Python 2.7 Daemon Example

Aug 13, 2016 00:00 · 605 words · 3 minute read

EDIT: I gave a talk about this subject at my local python meetup and wrote a bit more in-depth code which I put on Github. You will more information there.

The title says it all. I had to do a project which required creating a daemon and use python 2.7 and had quite the time trying to get it work since there are not very many examples out there. I thought that I would share some of the knowledge that I gained over this little venture in the hopes that someone else will not have to go through the pain.

##Step 1: Do the pip

To get all the required materials simply run:

$ pip install python-daemon

##Step 2: Start the fun stuff

# -*- coding: utf-8 -*-
"""Example of how to run a daemon."""

import time

from daemon import runner


class DaemonApp(object):
    """Daemon App."""

    def __init__(self):
        """Initialize Daemon."""
        self.stdin_path = '/dev/null'
        self.stdout_path = '/dev/null'
        self.stderr_path = '/dev/null'
        self.pidfile_path = '/tmp/daemon.pid'
        self.pidfile_timeout = 1

    def run(self):
        """Main Daemon Code."""
        while True:
            time.sleep(1)

if __name__ == '__main__':
    app = DaemonApp()
    daemon_runner = runner.DaemonRunner(app)
    daemon_runner.do_action()

This is the easiest example I can show. To run this example save it to a file, I call mine main.py, and then run:

$ python main.py start

To check if your process is running you can check two things. First try to read the pid file:

$ cat /tmp/daemon.pid
3527

You won’t necessarily have the same process id but you should get a number. Now the pid file is more of just a check to see that your daemon started. If your daemon logic hits an exception after it starts it will die and the pid file will not always be removed. Only if the “happy path” of execution occurs will the pid file truly reflect the current state of the daemon. The other way to check if the process is currently running is to use:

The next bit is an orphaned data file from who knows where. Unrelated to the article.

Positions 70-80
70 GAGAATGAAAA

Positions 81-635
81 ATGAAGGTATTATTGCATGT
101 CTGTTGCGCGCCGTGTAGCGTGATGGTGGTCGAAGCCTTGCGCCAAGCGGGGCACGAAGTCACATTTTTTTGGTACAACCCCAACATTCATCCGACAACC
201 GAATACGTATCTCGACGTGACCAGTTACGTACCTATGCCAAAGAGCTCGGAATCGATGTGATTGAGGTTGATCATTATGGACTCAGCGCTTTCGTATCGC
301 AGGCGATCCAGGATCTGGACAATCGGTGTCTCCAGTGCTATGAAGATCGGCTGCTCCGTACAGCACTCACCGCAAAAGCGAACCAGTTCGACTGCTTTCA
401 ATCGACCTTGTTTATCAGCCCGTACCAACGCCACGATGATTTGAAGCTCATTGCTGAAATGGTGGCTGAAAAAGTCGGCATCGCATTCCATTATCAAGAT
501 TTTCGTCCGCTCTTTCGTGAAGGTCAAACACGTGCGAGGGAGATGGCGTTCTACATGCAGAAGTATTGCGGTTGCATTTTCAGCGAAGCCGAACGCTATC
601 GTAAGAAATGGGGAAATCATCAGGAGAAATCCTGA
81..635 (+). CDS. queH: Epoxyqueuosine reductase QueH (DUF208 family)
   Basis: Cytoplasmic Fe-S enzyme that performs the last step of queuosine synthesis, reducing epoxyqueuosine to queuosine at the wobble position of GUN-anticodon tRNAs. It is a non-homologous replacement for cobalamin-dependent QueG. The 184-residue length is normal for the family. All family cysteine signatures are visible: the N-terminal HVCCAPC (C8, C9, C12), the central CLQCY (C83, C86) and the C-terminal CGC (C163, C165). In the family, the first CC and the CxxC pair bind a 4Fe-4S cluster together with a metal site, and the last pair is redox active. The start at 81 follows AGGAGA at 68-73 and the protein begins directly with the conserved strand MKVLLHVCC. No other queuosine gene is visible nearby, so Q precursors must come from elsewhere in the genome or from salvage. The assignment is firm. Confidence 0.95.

$ ps aux | grep main.py
root            3991   0.0  0.0  2434840    792 s011  S+    9:43PM   0:00.00 grep main.py
root            3527   0.0  0.0  2487108   1896   ??  S     9:43PM   0:00.00 python main.py start

Here we can see that the daemon pid file matches the pid id from the ps aux command. Some other points to note are in general you probably won’t want to have stdout_path and stderr_path point to /dev/null because that means you can’t see any errors that will cause your daemon to die. I usually point these to files and then I will use ‘tail -f /path/to/file’ to watch for statuses. You could instead make the daemon app look like this instead.

class DaemonApp(object):
    """Daemon App."""

    def __init__(self):
        """Initialize Daemon."""
        self.stdin_path = '/dev/null'
        self.stdout_path = '/tmp/stdout.txt'
        self.stderr_path = '/tmp/stderr.txt'
        self.pidfile_path = '/tmp/daemon.pid'
        self.pidfile_timeout = 1

Now in the PEP 3143 documentation you will read about DaemonContext objects. The objects basically represent settings that are applied to your daemon class, things like ‘uid’ and ‘guid’. Following safety best practices you might want to have your daemon run as a lower level user instead of root, which we saw in our ‘ps aux’ example.

# New imports
import grp
import pwd
import time

...

if __name__ == '__main__':
    app = DaemonApp()
    daemon_runner = runner.DaemonRunner(app)
    daemon_gid = grp.getgrnam('hiarc').gr_gid
    daemon_uid = pwd.getpwnam('hiarc').pw_uid
    daemon_runner.daemon_context.gid = daemon_gid
    daemon_runner.daemon_context.uid = daemon_uid
    daemon_runner.do_action()

and now running ps aux:

$ ps aux | grep main.py
root           42784   0.0  0.0  2434840    712 s011  R+    9:59PM   0:00.00 grep main.py
hiarc           42597   0.0  0.0  2461524   1924   ??  S     9:59PM   0:00.00 python main.py start

WOOO! After you get it running with these lowered permissions you have all the main ingredients to start your daemon project. Good luck!